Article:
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What is a Circular Frame?

A circular frame is a medical device that is applied to a limb to deal with a problem related to your bone. It looks like a scaffold or cage around the limb. The two most common of these are pictured below. The circular frame is strongly connected to your bone with a series of wires and pins.

It is a powerful way of dealing with bone problems, as it provides support and stability to a limb, which allows weight bearing and better function while the problem with the bone is managed. If the relationship between the rings on the outside is altered, then the bones that the rings are attached to are also moved relative to each other in the same way. This allows bones to be moved, angled or rotated.

There are sometimes alternatives to a circular fixator, such as a plaster cast, metal rods or metal plates. Often, circular fixators are used when there is no easier way of dealing with a problem, or other methods have been used and failed. Frequently, there is no other alternative to a circular frame.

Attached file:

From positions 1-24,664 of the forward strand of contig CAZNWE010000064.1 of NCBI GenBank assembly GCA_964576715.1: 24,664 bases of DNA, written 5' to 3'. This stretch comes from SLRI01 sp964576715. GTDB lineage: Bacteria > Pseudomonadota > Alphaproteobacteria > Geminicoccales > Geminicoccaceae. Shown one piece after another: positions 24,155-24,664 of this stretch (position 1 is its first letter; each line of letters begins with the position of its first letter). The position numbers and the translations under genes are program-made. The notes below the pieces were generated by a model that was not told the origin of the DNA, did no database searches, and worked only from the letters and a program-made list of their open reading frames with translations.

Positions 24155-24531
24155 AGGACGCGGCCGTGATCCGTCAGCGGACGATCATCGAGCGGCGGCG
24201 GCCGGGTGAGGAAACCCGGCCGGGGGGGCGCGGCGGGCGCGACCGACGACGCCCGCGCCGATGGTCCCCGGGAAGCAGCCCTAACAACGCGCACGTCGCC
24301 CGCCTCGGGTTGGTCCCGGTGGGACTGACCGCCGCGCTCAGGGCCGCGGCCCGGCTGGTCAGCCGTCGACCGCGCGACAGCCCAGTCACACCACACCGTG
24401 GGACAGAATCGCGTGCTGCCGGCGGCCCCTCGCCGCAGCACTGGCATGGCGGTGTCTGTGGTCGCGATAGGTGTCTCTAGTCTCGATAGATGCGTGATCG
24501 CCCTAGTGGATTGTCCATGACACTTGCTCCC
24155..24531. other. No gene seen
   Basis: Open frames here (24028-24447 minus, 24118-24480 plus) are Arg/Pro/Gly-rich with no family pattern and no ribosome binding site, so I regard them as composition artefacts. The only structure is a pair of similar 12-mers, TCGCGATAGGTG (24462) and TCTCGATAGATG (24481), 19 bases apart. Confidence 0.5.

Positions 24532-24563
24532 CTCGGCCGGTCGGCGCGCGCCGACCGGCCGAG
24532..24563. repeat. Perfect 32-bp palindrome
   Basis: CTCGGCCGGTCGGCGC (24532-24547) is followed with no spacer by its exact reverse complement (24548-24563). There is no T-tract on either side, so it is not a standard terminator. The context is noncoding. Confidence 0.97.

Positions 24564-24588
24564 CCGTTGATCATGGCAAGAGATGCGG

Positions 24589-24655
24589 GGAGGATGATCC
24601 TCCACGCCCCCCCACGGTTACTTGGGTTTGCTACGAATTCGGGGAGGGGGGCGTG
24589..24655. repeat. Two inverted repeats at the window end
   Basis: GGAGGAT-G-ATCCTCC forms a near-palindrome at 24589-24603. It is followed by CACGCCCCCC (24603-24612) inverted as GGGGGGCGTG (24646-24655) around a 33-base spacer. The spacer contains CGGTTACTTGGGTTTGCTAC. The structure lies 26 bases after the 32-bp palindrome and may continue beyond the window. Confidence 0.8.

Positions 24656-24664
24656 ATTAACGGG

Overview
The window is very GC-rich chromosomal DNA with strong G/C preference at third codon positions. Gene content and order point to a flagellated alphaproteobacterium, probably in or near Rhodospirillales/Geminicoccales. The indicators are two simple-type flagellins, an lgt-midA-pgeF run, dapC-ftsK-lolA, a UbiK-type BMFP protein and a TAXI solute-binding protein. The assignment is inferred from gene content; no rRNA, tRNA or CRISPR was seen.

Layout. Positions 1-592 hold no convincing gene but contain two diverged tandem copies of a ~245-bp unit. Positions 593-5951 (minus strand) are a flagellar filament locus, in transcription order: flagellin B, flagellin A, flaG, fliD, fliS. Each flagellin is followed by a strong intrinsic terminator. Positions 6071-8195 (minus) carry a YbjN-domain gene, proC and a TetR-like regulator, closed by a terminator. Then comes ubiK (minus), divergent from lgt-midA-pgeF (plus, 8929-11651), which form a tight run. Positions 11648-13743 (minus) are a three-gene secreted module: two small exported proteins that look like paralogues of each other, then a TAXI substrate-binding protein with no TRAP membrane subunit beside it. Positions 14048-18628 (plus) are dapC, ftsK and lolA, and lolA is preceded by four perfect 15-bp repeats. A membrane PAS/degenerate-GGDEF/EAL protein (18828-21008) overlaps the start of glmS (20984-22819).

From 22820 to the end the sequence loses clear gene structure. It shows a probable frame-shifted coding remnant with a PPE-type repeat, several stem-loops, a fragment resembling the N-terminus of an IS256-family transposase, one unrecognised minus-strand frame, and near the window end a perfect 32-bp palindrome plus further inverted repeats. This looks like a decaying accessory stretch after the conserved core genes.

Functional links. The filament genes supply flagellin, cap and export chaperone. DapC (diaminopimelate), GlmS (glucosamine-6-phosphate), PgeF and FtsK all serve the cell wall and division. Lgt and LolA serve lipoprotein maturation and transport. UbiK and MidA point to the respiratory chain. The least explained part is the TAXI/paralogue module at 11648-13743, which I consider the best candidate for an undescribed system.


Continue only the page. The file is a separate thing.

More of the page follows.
Most of the information that follows relates to circular frame fixators on the lower legs, but much of the information is relevant to patients with any type of external fixator on any limb.

What is a Circular Frame?

A Hexapod is an external fixator in which two of the rings are connected by six struts. These struts can be adjusted in length. The six struts are gradually altered with a combination of lengthening and shortening guided by a computer program. This means that bones can be shifted, rotated and stretched by the action of the rings and struts. Hexapod fixators are useful for the treatment of complex deformities, where bones are angulated, rotated or short. The underlying bone has to be cut first in order to allow the two bone ends to be manipulated.

The technology in manipulating the two rings on either side of the struts is the same as in aircraft simulators.

What is a Circular Frame?

A conventional circular frame is a series of rings connected by metal rods. It is possible to apply a conventional circular frame to a fracture, which will give the bone enough support to allow weight bearing, while the bone heals. It is possible to build in hinges to a frame, which allows the bone to be bent gradually, rotated or lengthened. However, complex deformities are more difficult to correct with a conventional frame compared to a hexapod frame.